This was the bathhouse for the Mathies mine. (Image courtesy of Tom Strong)

The Mathies mine unloading building. (Image courtesy of Ron Franko)

The turnover car dumper in the Mathies unloading building. (Image courtesy of Ron Franko)

Cars at Mathies still full of coal. (Image courtesy of Ron Franko)

Montour 2 coal mine patch town
Company built housing for the miners of the Pittsburgh Coal Company's Montour No. 2 mine, in Cecil Township. (May 2003 image by author)

Venetia Pennsylvania coal mine
This tipple was in Venetia, PA many years ago. Could this have been the Eclipse mine? (Image courtesy McClure Sales, Inc.)

Blaine Pennsylvania coal company town
One can still find the Blaine patch and gob pile on the hill above Elizabeth, PA, Allegheny County. The operator of the Blaine mine was, surprise, the Blaine Coal Company. (Nov. 2003 image by author)

Monongahela Valley coal mine
This sealed mine entry on the Monongahela River in Forward Township, Allegheny County was an entry into the Bakewell mine, which was opened in 1847 by a gentleman named James Manown. An 1884 report on the mine stated, "The coal was run from the pit mouth into the boats at the river by means of a large and small chute. A screen was placed in the small chute next to the boats. The lump coal was the only portion loaded for market, and the slack, or the portion that passes through the screen, was cast aside as worthless." This is an example of an early coal mining operation that was operated by an independent owner and his small mining crew, as opposed to the larger coal companies that dominated the Appalachian coal trade later. (Nov. 2003 image by author)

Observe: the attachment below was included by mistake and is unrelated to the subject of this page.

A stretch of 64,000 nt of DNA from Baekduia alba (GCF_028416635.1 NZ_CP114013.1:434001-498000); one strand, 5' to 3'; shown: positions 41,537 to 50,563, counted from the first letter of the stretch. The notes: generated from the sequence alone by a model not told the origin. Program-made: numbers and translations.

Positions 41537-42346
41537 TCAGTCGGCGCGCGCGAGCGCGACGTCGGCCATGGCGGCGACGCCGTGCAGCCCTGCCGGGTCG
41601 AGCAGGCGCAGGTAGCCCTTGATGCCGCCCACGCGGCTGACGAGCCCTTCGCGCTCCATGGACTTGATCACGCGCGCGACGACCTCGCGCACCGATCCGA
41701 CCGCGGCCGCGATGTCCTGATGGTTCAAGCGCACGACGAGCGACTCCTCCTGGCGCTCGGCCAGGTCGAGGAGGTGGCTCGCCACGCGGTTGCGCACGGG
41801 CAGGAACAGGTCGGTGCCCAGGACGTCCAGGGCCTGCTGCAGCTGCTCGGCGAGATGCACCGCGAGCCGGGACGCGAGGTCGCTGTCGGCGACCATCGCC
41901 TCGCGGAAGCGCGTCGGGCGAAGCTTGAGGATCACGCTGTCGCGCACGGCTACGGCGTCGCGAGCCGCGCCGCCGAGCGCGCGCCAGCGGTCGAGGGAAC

Jacobs Creek Pennsylvania coal patch town
The coal mining town of Jacobs Creek sits on the banks of the Youghiogheny River, and these miner's houses and company store are still there today. These structures were built in the 1870s, and that makes them some of the oldest coal company housing in Western Pennsylvania. Coal companies to operate the mines at Jacobs Creek included Fox Kifer & Aspey Coal Co., Waverly Coal and Coke, and the Pittsburgh Consolidation Coal Company, who finally closed the mines in the early 1960s. (Nov. 2003 image by author)

Clairton Pennsylvania coke ovens plant
Saturday evening at U.S. Steel's Clairton coke works, which has baked umpteen million tons of coal into coke since 1918. (Nov. 2003 image by author)

Clairton Pennsylvania coke plant
Clairton coke plant at night. (Oct. 2003 image by author)

Pittsburgh Coal Company Champion Prep Plant
A vintage scene at the Pittsburgh Coal Company's Champion coal washing plant near Imperial, PA. (Image source lost)

This antique picture shows the picking table at the Champion plant. This means of cleaning coal with human hands is now obsolete. (Image source lost)

Pittsburgh Coal Company abandoned coal tipple
The Champion prep plant as it looked in 1985 after its closure. (Image by Gene Scheaffer, courtesy of Mark Mamros)

Francis coal patch town near Burgettstown
Here is part of the Francis coal patch, which was built around 1900 by the Pittsburgh Buffalo Coal Co., the same concern that constructed Marianna, PA in the Klondike Field. Like most of the coal mines in the Burgettstown area, not much survives from the mining structures, though large refuse piles radiate out in all directions from Burgettstown. (Mar. 2004 image by author)

Cherry Valley Pennsylvania coal patch town
There are a few patch houses left at Cherry Valley, which was a mining town for the workers of Pittsburgh & Eastern Coal Company's No. 1 mine. (Mar. 2004 image by author)

H.C. Frick Coke Co. Squaw Mine
I went down to Dunlevy, Pa. looking for U.S. Steel / H.C. Frick Coke Company's old Squaw Mine and all I found was the mine portal covered over with dirt at "Coal Street." (Apr. 2015 image by author)

H.C. Frick Coke Co. Squaw Mine
Then I went to find the Squaw patch and found one old coal company house on "Frick Street." Sometimes the only things remaining of a mine or mining town are street names. (Apr. 2015 image by author)